How do we separate calling out lies like the Inauguration crowd size versus calling out statements or policies, like you did when you said that Trump’s immigration policies were “not in keeping with American tradition.” I personally agree with that, but I am wary of straight news reporters calling that out. How do you distinguish between those things, if you do?
You know, I try to distinguish it the best way that I can, Isaac, and I understand it is not a perfect science, and, if someone wants to build a better mousetrap and get back to me, I am all ears. My sense of it is that there aren’t two sides to a story when it is right versus wrong. When it comes to equivocating over white-supremacist violence in Charlottesville, I don’t think we can be over here on the news and say, “Well, on the one hand, there are fine people on both sides in Charlottesville, but, on the other hand, there are not.” To me, it’s pretty clear-cut what went on down at the border when children were being taken away from their parents. That was atrocious, and the media reported it as such.
The Presidency was an office that was held in high esteem, and the President has degraded the office, to some extent. That has dragged the press into a situation where either we whistle past the graveyard or we call these things out as we see them. I know that hasn’t made my reporting everyone’s cup of tea.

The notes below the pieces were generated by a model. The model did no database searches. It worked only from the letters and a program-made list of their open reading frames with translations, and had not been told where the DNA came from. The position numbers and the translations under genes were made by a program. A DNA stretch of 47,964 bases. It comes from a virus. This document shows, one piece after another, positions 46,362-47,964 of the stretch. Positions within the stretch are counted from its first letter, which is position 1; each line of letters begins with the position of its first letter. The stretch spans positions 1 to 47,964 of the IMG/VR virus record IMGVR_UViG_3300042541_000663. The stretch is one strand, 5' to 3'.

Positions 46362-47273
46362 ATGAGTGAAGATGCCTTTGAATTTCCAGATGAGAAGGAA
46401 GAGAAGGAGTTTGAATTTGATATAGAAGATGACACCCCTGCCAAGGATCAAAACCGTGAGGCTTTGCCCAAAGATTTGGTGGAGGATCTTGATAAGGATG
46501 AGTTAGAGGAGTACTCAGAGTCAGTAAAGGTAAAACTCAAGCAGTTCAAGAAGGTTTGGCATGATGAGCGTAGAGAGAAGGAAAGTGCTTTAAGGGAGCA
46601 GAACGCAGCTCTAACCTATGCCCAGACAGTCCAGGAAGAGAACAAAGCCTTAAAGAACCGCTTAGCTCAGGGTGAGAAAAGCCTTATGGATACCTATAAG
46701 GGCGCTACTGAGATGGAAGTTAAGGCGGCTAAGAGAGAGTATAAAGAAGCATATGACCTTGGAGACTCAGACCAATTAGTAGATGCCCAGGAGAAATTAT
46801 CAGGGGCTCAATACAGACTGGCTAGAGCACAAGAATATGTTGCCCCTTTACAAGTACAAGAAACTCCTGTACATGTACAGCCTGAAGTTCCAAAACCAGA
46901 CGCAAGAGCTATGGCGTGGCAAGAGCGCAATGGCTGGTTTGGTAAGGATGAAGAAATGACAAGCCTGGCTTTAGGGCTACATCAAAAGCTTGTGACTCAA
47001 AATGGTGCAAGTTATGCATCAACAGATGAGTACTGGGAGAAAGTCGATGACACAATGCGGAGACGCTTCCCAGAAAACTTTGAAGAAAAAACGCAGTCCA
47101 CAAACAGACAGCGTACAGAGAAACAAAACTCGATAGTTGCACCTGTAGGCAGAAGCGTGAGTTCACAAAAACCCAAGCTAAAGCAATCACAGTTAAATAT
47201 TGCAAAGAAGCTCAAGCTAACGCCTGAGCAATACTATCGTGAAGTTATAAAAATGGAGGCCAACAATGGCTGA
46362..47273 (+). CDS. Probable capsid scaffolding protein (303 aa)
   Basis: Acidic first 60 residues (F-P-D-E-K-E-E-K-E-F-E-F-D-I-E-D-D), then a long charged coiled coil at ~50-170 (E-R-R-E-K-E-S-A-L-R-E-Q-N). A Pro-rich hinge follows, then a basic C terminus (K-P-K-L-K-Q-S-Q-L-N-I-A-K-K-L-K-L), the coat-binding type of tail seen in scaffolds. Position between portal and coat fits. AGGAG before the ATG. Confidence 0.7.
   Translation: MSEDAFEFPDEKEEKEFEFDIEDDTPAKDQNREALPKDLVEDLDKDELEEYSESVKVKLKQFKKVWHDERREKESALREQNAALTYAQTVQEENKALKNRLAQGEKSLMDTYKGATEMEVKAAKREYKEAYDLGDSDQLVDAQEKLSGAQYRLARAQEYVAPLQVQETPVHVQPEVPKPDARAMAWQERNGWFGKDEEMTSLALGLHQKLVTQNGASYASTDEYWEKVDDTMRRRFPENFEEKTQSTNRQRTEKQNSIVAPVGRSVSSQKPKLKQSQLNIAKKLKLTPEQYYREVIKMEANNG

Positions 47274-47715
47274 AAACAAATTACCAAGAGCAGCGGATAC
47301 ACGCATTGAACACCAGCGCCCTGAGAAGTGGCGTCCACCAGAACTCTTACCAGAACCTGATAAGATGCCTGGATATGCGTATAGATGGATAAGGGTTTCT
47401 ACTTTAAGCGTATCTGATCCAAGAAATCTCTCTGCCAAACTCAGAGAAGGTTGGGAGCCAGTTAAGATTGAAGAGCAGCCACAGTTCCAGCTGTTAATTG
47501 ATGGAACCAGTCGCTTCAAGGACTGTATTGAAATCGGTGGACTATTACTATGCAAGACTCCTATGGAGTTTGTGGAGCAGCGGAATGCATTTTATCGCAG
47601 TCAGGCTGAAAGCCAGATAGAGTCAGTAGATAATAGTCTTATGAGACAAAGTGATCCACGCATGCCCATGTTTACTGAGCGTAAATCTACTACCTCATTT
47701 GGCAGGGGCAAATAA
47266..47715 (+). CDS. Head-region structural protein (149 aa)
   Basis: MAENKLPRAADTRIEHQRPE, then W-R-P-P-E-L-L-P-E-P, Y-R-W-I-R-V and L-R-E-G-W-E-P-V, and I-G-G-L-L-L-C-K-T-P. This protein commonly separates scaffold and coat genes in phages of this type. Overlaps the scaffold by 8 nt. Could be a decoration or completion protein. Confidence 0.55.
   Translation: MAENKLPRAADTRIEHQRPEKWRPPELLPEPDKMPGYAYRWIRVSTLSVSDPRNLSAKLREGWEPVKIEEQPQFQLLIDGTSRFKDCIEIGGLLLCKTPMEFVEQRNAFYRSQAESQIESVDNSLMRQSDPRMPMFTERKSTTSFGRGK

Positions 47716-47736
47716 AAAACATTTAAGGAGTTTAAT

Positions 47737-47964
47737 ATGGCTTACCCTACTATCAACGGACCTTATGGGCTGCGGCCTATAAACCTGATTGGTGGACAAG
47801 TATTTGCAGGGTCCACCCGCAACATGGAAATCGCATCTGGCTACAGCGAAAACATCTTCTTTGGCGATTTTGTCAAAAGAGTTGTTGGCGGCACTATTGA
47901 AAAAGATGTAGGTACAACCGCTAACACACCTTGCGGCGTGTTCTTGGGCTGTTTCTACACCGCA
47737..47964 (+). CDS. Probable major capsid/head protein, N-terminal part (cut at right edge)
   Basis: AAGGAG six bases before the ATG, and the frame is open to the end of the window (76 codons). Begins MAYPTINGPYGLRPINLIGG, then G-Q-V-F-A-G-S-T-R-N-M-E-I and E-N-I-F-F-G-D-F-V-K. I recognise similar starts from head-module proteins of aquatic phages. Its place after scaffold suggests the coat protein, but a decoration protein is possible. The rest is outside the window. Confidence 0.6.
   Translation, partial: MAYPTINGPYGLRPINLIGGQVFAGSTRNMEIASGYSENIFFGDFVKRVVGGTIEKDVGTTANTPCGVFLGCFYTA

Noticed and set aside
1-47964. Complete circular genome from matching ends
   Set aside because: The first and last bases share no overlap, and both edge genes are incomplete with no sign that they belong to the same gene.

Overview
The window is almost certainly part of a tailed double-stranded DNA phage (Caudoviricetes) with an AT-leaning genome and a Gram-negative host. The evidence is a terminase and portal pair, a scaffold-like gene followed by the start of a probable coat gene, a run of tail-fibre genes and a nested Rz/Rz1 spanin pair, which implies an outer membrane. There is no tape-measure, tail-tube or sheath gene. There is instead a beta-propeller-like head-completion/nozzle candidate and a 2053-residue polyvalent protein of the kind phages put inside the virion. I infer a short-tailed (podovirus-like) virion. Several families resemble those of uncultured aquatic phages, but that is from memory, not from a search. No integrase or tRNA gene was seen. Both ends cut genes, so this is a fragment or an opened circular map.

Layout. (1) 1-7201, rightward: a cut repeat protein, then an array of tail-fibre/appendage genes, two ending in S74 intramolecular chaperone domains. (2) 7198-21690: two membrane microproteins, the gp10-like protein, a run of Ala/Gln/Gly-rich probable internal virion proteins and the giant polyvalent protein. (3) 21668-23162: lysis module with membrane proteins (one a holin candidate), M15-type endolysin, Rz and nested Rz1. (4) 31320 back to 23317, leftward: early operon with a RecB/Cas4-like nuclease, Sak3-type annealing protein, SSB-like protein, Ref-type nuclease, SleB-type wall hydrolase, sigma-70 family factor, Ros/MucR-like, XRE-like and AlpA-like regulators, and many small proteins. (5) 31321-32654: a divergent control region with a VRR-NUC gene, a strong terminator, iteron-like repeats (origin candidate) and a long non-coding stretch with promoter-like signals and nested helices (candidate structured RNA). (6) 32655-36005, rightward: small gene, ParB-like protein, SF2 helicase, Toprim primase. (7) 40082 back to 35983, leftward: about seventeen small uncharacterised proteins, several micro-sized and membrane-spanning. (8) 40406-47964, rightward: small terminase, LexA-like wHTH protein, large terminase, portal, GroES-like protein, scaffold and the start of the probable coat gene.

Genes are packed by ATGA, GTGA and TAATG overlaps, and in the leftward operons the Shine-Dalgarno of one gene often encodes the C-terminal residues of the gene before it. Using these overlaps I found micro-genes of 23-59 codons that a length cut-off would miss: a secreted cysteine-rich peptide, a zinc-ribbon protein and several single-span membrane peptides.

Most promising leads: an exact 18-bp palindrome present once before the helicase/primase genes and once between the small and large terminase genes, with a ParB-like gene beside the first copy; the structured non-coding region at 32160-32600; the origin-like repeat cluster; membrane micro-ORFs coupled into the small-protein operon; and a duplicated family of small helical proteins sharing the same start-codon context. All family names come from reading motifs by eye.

When you quote the Emma Lazarus poem to Stephen Miller, are you hoping to change his mind? To reach viewers? What is going through your mind?
My thinking at that moment is that everyone is watching this live, and they are seeing someone standing at the podium saying they are not just going to change the nation’s immigration system but the prevailing sense of what immigrants have been to America for generations. And I thought, at that moment, what Stephen was talking about was essentially a policy that flies in the face of America’s tradition of welcoming immigrants into this country, a tradition that says not all immigrants have to come into this country speaking fluent English and having a Ph.D. There are folks, like my dad, who came into this country at eleven years old, couldn’t speak English, couldn’t write English, but was pulled aside in class and taught how to do that and worked as a blue-collar guy in grocery stores for forty years, but paid into Social Security, paid into Medicare, and helped raise two kids who are doing quite well.
That, also, is part of our immigrant experience. And what I thought was happening that day with Stephen Miller was that he was again trying to tell the American people that up was down and black was white. Telling people that the Statue of Liberty doesn’t apply to immigration, to me, was a huge moment, because it said to me that they are not really willing to deal with reality when it comes to advancing their interests and their agenda. And that has to be called out, in my view.